For many of us, Thanksgiving is going to look a lot different this year. In light of COVID-19, families will be gathering around the computer screen rather than the dining table to keep everyone safe, especially older parents and loved ones at greater risk.

The continuing rise of coronavirus cases in Illinois and across the country is also prompting many people to think about their own mortality — and the importance of planning for the aging and passing of loved ones. Still, a recent survey shows that less than one-third of adults in the U.S. have estate planning documents like a will or a living trust, and only 20% of those surveyed said they had talked to a loved one about their end-of-life wishes, a crucial first step in the planning process.

While it’s never an easy conversation to have, Thanksgiving is a perfect time to discuss this with those who matter most to you. But how do you segue from talking about your mom’s chestnut stuffing recipe to what happens when she dies? Here are some pointers for starting the conversation with loved ones and planning for whatever the future holds.

Choosing the Right Time and the Right Words

As with most things, timing is everything. It’s probably best to wait until you’re fairly sure everyone’s eaten, so that your video chat doesn’t catch anyone mid-meal. Then bring up the subject with kindness and sensitivity. You want aging family members — like parents and grandparents — to feel that asking about their final wishes is not only about you taking care of them, but also about them taking care of you. Let them know this is a loving thing to do, so that you have the information you need if something happens to them.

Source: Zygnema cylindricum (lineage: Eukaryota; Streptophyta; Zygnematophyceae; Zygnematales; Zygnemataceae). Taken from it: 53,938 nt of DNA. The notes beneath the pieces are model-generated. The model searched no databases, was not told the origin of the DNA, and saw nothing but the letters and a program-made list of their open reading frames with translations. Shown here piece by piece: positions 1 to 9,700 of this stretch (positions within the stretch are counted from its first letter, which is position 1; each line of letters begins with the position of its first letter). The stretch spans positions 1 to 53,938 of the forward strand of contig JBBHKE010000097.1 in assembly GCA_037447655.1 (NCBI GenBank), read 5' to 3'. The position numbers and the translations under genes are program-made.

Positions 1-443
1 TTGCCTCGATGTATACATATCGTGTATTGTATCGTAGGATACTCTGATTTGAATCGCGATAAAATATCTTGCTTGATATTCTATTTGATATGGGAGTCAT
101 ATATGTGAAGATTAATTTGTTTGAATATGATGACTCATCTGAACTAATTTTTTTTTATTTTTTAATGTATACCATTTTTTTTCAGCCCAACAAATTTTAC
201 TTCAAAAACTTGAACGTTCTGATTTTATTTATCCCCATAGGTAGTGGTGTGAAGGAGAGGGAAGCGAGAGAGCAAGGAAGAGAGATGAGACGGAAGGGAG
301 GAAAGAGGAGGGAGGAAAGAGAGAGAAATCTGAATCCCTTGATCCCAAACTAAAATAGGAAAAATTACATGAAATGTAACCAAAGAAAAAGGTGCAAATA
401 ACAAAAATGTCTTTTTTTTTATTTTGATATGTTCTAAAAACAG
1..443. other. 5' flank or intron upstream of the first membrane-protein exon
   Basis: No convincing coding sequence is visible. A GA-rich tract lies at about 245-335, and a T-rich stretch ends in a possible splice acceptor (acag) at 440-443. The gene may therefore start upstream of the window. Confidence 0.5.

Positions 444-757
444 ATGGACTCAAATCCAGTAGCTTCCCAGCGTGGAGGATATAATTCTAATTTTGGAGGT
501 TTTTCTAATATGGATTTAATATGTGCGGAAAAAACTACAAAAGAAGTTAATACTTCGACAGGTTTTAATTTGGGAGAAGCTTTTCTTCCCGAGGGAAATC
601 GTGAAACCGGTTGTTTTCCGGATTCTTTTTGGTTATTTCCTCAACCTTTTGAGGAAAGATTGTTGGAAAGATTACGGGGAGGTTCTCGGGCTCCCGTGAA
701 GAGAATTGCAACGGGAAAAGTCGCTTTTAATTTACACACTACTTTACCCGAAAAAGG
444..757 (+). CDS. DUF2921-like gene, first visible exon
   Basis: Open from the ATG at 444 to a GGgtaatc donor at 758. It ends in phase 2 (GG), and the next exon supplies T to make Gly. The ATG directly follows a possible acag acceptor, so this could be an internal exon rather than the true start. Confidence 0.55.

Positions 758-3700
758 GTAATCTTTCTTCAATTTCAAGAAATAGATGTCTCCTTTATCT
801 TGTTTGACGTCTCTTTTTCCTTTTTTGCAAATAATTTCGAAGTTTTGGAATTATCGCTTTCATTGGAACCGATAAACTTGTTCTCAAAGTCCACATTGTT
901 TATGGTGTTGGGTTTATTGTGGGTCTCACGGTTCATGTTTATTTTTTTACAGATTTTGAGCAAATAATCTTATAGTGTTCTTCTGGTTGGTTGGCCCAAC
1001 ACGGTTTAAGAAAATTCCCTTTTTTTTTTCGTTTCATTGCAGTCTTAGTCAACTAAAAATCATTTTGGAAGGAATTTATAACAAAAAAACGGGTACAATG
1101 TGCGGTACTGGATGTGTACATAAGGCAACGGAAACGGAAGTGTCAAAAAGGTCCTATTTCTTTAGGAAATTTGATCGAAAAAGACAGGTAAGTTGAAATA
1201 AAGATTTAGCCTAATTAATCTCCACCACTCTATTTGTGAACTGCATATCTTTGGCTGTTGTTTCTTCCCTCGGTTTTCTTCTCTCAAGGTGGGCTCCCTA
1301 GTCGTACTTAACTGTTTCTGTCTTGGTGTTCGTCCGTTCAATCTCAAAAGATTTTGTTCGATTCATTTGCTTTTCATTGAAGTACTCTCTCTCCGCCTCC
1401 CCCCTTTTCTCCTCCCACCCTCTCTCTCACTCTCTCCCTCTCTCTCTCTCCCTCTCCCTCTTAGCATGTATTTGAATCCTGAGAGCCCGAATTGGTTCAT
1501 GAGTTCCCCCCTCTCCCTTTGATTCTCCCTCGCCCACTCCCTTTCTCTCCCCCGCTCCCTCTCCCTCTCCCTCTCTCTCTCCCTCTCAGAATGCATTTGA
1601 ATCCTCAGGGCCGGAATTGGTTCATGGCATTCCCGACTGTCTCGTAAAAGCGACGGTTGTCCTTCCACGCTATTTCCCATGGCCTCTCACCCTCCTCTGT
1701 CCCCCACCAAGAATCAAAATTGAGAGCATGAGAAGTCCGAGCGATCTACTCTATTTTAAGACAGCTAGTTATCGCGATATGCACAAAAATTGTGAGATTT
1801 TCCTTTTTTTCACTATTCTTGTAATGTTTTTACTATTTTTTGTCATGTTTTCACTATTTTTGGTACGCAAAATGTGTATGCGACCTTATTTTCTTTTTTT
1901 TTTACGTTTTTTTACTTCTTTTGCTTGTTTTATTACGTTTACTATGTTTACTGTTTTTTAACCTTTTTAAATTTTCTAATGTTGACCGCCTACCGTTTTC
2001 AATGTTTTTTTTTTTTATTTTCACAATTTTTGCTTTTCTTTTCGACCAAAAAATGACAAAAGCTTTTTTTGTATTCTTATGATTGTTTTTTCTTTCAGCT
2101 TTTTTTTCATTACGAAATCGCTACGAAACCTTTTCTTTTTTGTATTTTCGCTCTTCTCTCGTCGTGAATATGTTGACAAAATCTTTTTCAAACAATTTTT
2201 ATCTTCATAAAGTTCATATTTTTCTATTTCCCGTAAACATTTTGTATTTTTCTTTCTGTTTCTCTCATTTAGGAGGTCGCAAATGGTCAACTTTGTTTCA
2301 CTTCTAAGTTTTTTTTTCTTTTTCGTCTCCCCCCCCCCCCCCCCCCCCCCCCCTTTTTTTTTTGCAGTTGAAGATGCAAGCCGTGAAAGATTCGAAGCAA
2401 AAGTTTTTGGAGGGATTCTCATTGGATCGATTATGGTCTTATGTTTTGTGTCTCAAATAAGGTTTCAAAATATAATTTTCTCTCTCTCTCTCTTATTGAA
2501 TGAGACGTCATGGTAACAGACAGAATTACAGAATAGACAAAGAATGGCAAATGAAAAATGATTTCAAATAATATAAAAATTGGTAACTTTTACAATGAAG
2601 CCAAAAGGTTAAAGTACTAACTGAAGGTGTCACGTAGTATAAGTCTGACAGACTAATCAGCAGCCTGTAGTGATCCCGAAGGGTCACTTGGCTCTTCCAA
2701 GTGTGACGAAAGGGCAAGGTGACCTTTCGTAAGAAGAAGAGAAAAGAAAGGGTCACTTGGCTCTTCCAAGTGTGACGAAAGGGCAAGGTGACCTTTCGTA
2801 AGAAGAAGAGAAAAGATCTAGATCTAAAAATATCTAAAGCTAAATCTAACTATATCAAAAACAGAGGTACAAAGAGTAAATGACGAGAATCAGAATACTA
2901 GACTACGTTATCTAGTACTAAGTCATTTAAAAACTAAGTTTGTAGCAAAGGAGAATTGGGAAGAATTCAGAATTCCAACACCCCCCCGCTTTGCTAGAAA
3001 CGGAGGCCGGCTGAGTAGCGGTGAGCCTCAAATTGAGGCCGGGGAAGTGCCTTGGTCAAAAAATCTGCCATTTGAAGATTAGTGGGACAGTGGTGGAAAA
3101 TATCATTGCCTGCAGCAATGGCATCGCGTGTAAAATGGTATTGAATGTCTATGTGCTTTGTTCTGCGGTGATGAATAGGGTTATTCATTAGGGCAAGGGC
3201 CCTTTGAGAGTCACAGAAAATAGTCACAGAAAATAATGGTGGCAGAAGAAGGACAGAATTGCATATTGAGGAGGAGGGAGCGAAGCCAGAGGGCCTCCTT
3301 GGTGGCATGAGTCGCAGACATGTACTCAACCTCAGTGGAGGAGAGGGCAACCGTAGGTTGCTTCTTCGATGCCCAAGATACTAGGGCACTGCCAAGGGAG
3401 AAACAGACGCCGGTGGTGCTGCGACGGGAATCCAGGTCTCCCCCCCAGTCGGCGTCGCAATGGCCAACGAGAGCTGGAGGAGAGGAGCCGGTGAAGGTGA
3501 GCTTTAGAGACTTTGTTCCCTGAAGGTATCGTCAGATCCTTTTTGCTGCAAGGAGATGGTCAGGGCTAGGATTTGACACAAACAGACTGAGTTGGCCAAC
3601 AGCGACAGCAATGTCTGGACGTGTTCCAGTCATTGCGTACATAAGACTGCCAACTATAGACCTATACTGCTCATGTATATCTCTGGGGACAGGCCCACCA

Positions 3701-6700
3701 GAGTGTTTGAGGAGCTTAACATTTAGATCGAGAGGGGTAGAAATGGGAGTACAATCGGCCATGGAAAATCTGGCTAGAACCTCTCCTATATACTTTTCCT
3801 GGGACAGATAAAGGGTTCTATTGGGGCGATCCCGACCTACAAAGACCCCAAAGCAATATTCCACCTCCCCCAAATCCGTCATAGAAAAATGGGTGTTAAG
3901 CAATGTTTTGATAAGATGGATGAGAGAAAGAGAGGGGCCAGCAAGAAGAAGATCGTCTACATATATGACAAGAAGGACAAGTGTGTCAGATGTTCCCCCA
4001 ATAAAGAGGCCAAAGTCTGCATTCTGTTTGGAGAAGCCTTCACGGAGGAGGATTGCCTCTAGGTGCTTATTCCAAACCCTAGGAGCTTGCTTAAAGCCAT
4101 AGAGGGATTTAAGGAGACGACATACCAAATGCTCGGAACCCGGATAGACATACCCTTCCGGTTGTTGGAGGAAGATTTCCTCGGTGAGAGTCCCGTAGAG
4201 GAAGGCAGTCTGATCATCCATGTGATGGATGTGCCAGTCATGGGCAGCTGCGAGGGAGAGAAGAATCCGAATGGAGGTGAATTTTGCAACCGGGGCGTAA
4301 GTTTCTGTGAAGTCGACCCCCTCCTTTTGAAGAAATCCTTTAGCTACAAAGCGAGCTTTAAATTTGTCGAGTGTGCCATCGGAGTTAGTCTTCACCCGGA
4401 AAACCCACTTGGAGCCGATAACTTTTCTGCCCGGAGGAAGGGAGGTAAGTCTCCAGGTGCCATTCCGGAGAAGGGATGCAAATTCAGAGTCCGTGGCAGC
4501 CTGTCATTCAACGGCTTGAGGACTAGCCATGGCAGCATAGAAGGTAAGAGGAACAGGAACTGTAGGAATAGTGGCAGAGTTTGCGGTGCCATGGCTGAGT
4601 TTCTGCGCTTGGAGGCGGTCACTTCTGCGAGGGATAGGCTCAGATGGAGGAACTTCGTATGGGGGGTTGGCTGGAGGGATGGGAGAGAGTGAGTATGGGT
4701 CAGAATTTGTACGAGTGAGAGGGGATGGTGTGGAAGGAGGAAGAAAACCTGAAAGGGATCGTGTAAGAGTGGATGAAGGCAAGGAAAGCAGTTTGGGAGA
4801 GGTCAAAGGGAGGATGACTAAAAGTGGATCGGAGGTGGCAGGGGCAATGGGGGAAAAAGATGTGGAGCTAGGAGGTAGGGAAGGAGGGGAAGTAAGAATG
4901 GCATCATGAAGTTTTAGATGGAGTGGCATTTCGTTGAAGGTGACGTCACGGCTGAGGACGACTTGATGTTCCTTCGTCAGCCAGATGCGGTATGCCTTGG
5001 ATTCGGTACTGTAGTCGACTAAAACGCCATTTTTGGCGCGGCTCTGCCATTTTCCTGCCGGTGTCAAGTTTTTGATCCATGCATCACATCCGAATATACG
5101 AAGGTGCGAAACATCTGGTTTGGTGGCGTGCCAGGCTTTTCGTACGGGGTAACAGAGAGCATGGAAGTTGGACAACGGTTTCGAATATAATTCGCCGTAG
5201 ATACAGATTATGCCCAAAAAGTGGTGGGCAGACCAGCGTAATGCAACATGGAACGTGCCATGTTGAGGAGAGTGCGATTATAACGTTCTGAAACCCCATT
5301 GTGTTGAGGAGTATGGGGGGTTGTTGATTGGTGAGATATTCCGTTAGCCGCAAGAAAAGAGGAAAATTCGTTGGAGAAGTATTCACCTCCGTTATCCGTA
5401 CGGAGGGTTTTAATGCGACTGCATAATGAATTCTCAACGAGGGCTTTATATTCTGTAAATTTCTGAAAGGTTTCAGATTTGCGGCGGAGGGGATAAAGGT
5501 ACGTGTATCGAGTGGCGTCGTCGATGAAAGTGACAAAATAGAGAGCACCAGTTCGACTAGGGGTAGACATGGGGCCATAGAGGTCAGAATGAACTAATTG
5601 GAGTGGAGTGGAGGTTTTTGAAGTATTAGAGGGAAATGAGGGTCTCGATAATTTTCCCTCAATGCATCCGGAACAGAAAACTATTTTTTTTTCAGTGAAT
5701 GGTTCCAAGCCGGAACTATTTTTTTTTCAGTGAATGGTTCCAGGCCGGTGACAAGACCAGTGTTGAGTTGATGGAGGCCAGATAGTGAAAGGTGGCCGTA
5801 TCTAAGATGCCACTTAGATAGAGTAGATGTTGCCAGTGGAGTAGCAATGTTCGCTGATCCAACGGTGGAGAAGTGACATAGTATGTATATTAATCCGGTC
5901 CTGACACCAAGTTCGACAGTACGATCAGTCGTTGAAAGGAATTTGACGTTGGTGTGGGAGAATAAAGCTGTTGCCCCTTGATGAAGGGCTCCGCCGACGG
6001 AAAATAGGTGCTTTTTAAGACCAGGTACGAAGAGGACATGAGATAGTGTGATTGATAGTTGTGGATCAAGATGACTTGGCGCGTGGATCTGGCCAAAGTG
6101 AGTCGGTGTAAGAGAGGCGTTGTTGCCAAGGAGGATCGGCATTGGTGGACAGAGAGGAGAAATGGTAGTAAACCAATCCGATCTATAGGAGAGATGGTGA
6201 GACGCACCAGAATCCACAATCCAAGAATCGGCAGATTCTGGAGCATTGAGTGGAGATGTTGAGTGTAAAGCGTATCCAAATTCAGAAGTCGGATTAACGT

The Key Documents Everyone Needs

Talk about the basic documents they need to have in place to protect themselves and the rest of family. These can include:

A will: A will is a legal document that lays out instructions on how your property you own in your own name when you die should be distributed. A will is the “instruction manual” for what happens to your assets during the probate court process. Without those instructions, the state’s “default rules” decide who gets what (and do you really trust your state legislature with that responsibility?). Having a will does not avoid the probate court process, it merely provides clarity of what should happen during the court process. You can also use a will to:

    • name someone to carry out your wishes
    • name who you want to be the guardian of your minor children
    • decide how to pay for debts and taxes
    • provide for pets

A trust: A trust is an easy way to have one legal device to control your assets while you are alive and well, when you become mentally disabled, and after you die. Assets held by a trust avoid the probate court process when you die. The easiest way to explain it is to picture a trust as a bowl of candy — the assets in the trust are pieces of candy, and the bowl provides instructions on who can eat the candy and when.